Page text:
Days 98 - 102

Post date: Oct 6, 2016 1:05:12 PM


I'm really not a nice person to be around, when you aren't doing what I think you should be doing. I'm mean. I'm manipulative. I'm angry. I'm condescending. I'm cruel. I think I'm right and you are just worthless, stupid, and unable to make any decisions, in fact, the fact you even have socks on is an Act of God. Codependency sucks.

I was working in the testing center, we had a full house. 40+ kids in a single classroom, standing in line waiting to take tests. I called out, "If you are talking, leave." "When the first test goes out, all talking stops." Well, by the second warning, all talking should have stopped. I did, after all, tell them to leave if they were talking. So I handed out the first test and said, "The first test is out, no talking." and a girl laughed. So I kicked her out. She broke a rule and I was the one who felt terrible. I spent the whole night worrying if she was mad at me. If I would get a nasty email from her parents. It was awful. Then my husband made the comment, "Why does it bother you?" Good question. Why did it bother me?

As a codependent, I would like everyone to like me. In the words of a fellow codependent, "If I'm in a room with 100 people and 99 of them think I'm great, I'll spend the entire night trying to get that 1 person to like me." Why? There are 99 people who would love to talk to me. Does it really matter if one doesn't? What have I lost? I'm not Christ. I'm not out to find the lost sheep. I'm out to take care of myself and love those within my sphere of reach. Now this may sound blasphemous. But if the sheep doesn't like me, there's not much I can do about it. I can bring them a piece of cake, say "hello", and then move on.

My happiness does NOT depend on people liking me.

The next day, the student returned to the testing center. I told her that if she had said, "I'm sorry, I'll be quiet." she could have stayed. She was shocked she hadn't apologized and then apologized. While she was taking her test, two girls started talking. Again, the same rules were pronounced at the beginning. I said, "Girls, leave" and out they went. She smiled. It wasn't just her. I wasn't picking on just her, it was a rule and it didn't matter who broke it.

It didn't matter that she was mad at me. I just needed to be fair.

I have to learn to take criticism. I have to think of it as a way to make me better, if I want, or something to just ignore. It is, after all, someone's opinion. I usually get defensive and pull away when people offer words of "advice." I shut down, become offended and stop listening. I make it virtually impossible for anyone to talk to me, beyond shallow conversations. The only way to build trust is to have a relationship in which all parties feel free to express themselves. Remember, codependents think they are right. It's kind of hard to have a meaningful conversation when the person you are talking to is always wrong, stupid, or just lacking.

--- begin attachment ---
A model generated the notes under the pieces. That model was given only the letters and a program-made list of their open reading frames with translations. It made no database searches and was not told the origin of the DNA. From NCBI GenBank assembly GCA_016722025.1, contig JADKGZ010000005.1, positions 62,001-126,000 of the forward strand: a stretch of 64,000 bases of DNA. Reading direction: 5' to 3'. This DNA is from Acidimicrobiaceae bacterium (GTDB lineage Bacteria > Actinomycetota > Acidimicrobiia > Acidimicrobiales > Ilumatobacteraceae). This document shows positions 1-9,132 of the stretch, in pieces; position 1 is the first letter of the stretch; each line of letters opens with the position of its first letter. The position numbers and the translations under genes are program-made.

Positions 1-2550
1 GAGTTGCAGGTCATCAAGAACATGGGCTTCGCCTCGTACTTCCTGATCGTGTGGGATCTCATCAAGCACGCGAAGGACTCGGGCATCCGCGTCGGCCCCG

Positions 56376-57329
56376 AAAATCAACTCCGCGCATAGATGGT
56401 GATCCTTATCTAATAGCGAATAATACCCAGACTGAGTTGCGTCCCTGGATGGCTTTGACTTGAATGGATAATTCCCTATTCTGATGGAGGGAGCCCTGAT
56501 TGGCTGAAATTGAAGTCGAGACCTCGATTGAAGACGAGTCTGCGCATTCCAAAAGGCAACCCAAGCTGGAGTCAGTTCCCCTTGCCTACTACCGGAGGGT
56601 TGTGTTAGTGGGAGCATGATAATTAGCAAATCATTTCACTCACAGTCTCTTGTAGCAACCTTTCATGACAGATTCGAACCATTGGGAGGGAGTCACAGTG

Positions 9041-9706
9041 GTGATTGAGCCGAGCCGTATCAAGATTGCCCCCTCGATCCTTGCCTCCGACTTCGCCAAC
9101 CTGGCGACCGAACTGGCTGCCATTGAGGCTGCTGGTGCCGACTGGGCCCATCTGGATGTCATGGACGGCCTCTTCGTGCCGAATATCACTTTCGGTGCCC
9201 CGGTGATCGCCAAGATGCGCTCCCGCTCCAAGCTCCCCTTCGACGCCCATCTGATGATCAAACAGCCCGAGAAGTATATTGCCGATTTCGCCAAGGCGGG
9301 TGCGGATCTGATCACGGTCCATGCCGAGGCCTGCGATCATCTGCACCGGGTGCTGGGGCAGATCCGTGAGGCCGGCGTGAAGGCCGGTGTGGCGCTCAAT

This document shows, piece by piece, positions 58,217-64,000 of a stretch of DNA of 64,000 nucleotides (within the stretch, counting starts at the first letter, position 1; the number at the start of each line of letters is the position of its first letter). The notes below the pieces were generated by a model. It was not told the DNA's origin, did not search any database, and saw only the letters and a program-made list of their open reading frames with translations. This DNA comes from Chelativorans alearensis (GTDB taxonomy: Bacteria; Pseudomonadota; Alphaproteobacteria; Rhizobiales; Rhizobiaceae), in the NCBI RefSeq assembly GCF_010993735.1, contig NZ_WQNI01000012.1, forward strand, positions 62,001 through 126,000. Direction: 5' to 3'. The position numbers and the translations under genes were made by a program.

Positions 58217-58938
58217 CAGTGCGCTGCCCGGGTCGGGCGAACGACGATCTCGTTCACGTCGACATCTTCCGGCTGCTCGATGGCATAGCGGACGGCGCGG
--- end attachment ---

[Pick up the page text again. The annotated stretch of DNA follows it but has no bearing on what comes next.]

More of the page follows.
The first instance of me just listening was the first family meeting. The second was the other night with my husband. I let him talk. Things he said upset me, but I just listened. I didn't need to react, he just needed to talk. He had things he needed to say. I didn't react at all. In fact, I just held him and let him talk.

The next day, something amazing happened. I'm pretty bad at communicating. My brain knows what I'm doing, but the rest of me, well, sometimes the thoughts just live in my brain. I had signed up to feed the missionaries two weeks before and TOTALLY forgot. As it is Elders, Jared would need to be home so they could come over. So around 10:00 a.m. I texted Jared and asked if he could pick up the missionaries for dinner. Generally, this sort of question upsets Jared. He has to rework his schedule and it's a pain. But he said ok, he could go at 7. So I contacted the missionaries, I had mentioned maybe going to Waffle House, but if Brother Likes could pick them up then they could come to our house for pork chops. So I told them Brother Likes was picking them up at 7. Somehow that translated to Brother Likes was picking them up at Waffle House at 7.

After several calls and texts, the missionaries biked back to the apartment and were spirited off to our house. I was expecting Jared to be extremely upset. On edge. Mad I had disrupted his night. Surprisingly, he wasn't. No sign of anger at all. It was wonderful. A weird thought occurred to me. What I had expected from Jared was how I would have acted in a fit of codependency. Life doesn't always happen the way it is scheduled to happen. Adapt. You will survive.

Being on edge all the time is just setting you up to fall over the edge. BACK AWAY. Find solid ground and live there.

There is peace again at my house. I know that my unhappiness is me trying to control people. I can't control people. I can set reasonable rules and expect those rules to be followed. Setting boundaries is a good thing. Respect is a good thing.

A family friend, in trying to understand codependency sent me this, "Okay... So forgive me if I'm being too nosy. It's okay to tell me it's none of my business, but I just want to understand: I thought co-dependent behavior was displayed by relying too much on someone or needing someone too much."

Codependency does NOT mean I need or rely on anyone. It means I'm trying to control them, live their lives for them. Make them be the person I think they should be. All the while, forgetting to take care of myself. I don't need any of the people I am codependent with. I want them in my life, but I can survive without them. And that is a good thing. I can walk on my own two feet and as a codependent, I realize that they, ALSO must walk on their OWN two feet and are capable of doing so.